violence should stay with their abusers.
 
Abortion bans function as part of this tapestry, a way to control and
punish women.  People who view women as things to controlled and
punished aren’t going to be swayed by women’s voices, when they
don’t respect them in the first place. 

The national conversation over
abortion feels like war because it isn’t about
abortion per se. It’s the most important battle in the struggle over
the existence of the patriarchy.  The dictionary defines patriarchy as, "a form of social organization
in which the father is the supreme authority in the family, clan, or
tribe and descent is reckoned in the male line, with the children belonging
to the father’s clan or tribe."  This explains why abortion matters
more than anything else–if we believe that "life" begins at conception,
then the father gets all the credit for making children, and this in
turn justifies male authority over women and official "ownership"
of children.  If we believe that "life" begins at some other
point in fetal development, then the credit for new people goes to women,
and patriarchal justifications dry up. 

That said, the pro-voice approach
could have a powerful effect on all the mushy middle people who identify
as "pro-life" even though they don’t have the stomach to ban abortion
or may even use abortion services themselves.  At the end of the
day, the feminist side can only reach peace if we manage to dwindle
the numbers of patriarchy enthusiasts until they are officially a marginal
group that can be safely ignored.

News Health Systems

Complaint: Citing Catholic Rules, Doctor Turns Away Bleeding Woman With Dislodged IUD

Amy Littlefield

“It felt heartbreaking,” said Melanie Jones. “It felt like they were telling me that I had done something wrong, that I had made a mistake and therefore they were not going to help me; that they stigmatized me, saying that I was doing something wrong, when I’m not doing anything wrong. I’m doing something that’s well within my legal rights.”

Melanie Jones arrived for her doctor’s appointment bleeding and in pain. Jones, 28, who lives in the Chicago area, had slipped in her bathroom, and suspected the fall had dislodged her copper intrauterine device (IUD).

Her doctor confirmed the IUD was dislodged and had to be removed. But the doctor said she would be unable to remove the IUD, citing Catholic restrictions followed by Mercy Hospital and Medical Center and providers within its system.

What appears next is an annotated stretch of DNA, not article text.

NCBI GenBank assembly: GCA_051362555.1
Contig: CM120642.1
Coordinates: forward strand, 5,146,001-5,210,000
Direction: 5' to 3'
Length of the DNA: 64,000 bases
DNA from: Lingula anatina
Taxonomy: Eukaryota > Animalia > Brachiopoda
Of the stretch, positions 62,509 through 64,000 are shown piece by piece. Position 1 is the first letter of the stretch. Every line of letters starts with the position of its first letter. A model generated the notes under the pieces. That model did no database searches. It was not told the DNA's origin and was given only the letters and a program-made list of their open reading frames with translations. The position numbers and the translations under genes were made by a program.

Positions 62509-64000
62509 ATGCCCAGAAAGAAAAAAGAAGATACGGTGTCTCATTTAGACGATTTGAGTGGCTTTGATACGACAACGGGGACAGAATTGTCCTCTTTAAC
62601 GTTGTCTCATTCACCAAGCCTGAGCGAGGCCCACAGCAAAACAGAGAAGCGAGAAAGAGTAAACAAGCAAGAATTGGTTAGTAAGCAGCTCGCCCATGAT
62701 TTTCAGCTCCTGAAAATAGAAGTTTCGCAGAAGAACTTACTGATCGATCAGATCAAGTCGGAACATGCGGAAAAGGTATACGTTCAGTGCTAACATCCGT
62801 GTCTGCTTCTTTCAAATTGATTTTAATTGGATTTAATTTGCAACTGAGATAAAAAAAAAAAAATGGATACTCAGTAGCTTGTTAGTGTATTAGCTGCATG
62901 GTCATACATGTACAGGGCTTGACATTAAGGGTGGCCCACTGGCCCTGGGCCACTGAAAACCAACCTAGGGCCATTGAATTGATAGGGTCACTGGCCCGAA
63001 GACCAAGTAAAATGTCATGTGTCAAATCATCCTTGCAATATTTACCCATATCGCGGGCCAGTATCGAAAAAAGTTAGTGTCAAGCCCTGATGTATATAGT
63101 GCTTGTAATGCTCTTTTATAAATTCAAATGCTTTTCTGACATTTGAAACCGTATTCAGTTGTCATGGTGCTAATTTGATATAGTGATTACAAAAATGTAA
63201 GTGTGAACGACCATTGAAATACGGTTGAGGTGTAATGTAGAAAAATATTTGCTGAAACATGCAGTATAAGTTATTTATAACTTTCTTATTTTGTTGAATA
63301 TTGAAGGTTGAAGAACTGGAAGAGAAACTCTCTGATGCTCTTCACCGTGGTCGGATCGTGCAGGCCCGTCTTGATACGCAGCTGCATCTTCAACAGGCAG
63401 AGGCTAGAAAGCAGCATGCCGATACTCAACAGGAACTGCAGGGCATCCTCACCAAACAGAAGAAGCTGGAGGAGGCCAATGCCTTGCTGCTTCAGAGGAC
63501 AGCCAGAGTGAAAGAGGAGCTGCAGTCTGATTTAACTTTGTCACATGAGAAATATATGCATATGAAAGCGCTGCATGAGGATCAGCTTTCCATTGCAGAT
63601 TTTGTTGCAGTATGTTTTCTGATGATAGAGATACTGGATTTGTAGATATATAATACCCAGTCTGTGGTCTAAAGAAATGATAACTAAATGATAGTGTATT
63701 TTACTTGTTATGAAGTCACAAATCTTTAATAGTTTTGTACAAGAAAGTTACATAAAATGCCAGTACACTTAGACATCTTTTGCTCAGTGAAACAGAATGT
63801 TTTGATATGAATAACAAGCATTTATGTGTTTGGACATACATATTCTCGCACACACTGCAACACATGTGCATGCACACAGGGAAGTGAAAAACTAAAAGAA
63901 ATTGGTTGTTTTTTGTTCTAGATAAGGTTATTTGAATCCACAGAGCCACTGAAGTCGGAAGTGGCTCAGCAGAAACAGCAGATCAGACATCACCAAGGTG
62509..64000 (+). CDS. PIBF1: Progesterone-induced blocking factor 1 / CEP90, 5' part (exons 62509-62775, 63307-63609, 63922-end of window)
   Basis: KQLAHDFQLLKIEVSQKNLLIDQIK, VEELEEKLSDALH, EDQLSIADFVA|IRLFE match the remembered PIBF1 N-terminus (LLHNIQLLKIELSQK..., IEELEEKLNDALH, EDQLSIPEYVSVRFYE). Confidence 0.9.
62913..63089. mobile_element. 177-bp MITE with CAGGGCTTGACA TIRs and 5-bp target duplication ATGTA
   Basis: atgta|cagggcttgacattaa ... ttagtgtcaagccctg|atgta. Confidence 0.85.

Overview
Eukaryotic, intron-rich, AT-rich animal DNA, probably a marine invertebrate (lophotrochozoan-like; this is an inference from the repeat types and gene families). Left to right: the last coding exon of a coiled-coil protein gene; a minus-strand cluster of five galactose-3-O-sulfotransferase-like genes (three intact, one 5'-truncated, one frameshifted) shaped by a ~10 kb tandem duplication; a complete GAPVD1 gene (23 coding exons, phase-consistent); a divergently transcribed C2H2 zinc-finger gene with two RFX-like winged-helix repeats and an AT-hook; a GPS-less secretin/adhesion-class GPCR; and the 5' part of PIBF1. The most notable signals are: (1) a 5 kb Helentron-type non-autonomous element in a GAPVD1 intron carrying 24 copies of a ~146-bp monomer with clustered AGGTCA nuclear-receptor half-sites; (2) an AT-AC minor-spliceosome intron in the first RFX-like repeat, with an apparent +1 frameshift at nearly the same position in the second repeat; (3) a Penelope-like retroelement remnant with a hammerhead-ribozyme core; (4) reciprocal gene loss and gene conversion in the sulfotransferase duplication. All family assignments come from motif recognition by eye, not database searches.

“I think my first feeling was shock,” Jones told Rewire in an interview. “I thought that eventually they were going to recognize that my health was the top priority.”

The doctor left Jones to confer with colleagues, before returning to confirm that her “hands [were] tied,” according to two complaints filed by the ACLU of Illinois. Not only could she not help her, the doctor said, but no one in Jones’ health insurance network could remove the IUD, because all of them followed similar restrictions. Mercy, like many Catholic providers, follows directives issued by the U.S. Conference of Catholic Bishops that restrict access to an array of services, including abortion care, tubal ligations, and contraception.

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Some Catholic providers may get around the rules by purporting to prescribe hormonal contraception for acne or heavy periods, rather than for birth control, but in the case of copper IUDs, there is no such pretext available.

“She told Ms. Jones that that process [of switching networks] would take her a month, and that she should feel fortunate because sometimes switching networks takes up to six months or even a year,” the ACLU of Illinois wrote in a pair of complaints filed in late June.

Jones hadn’t even realized her health-care network was Catholic.

Mercy has about nine off-site locations in the Chicago area, including the Dearborn Station office Jones visited, said Eric Rhodes, senior vice president of administrative and professional services. It is part of Trinity Health, one of the largest Catholic health systems in the country.

The ACLU and ACLU of Michigan sued Trinity last year for its “repeated and systematic failure to provide women suffering pregnancy complications with appropriate emergency abortions as required by federal law.” The lawsuit was dismissed but the ACLU has asked for reconsideration.

In a written statement to Rewire, Mercy said, “Generally, our protocol in caring for a woman with a dislodged or troublesome IUD is to offer to remove it.”

Rhodes said Mercy was reviewing its education process on Catholic directives for physicians and residents.

“That act [of removing an IUD] in itself does not violate the directives,” Marty Folan, Mercy’s director of mission integration, told Rewire.

The number of acute care hospitals that are Catholic owned or affiliated has grown by 22 percent over the past 15 years, according to MergerWatch, with one in every six acute care hospital beds now in a Catholic owned or affiliated facility. Women in such hospitals have been turned away while miscarrying and denied tubal ligations.

“We think that people should be aware that they may face limitations on the kind of care they can receive when they go to the doctor based on religious restrictions,” said Lorie Chaiten, director of the women’s and reproductive rights project of the ACLU of Illinois, in a phone interview with Rewire. “It’s really important that the public understand that this is going on and it is going on in a widespread fashion so that people can take whatever steps they need to do to protect themselves.”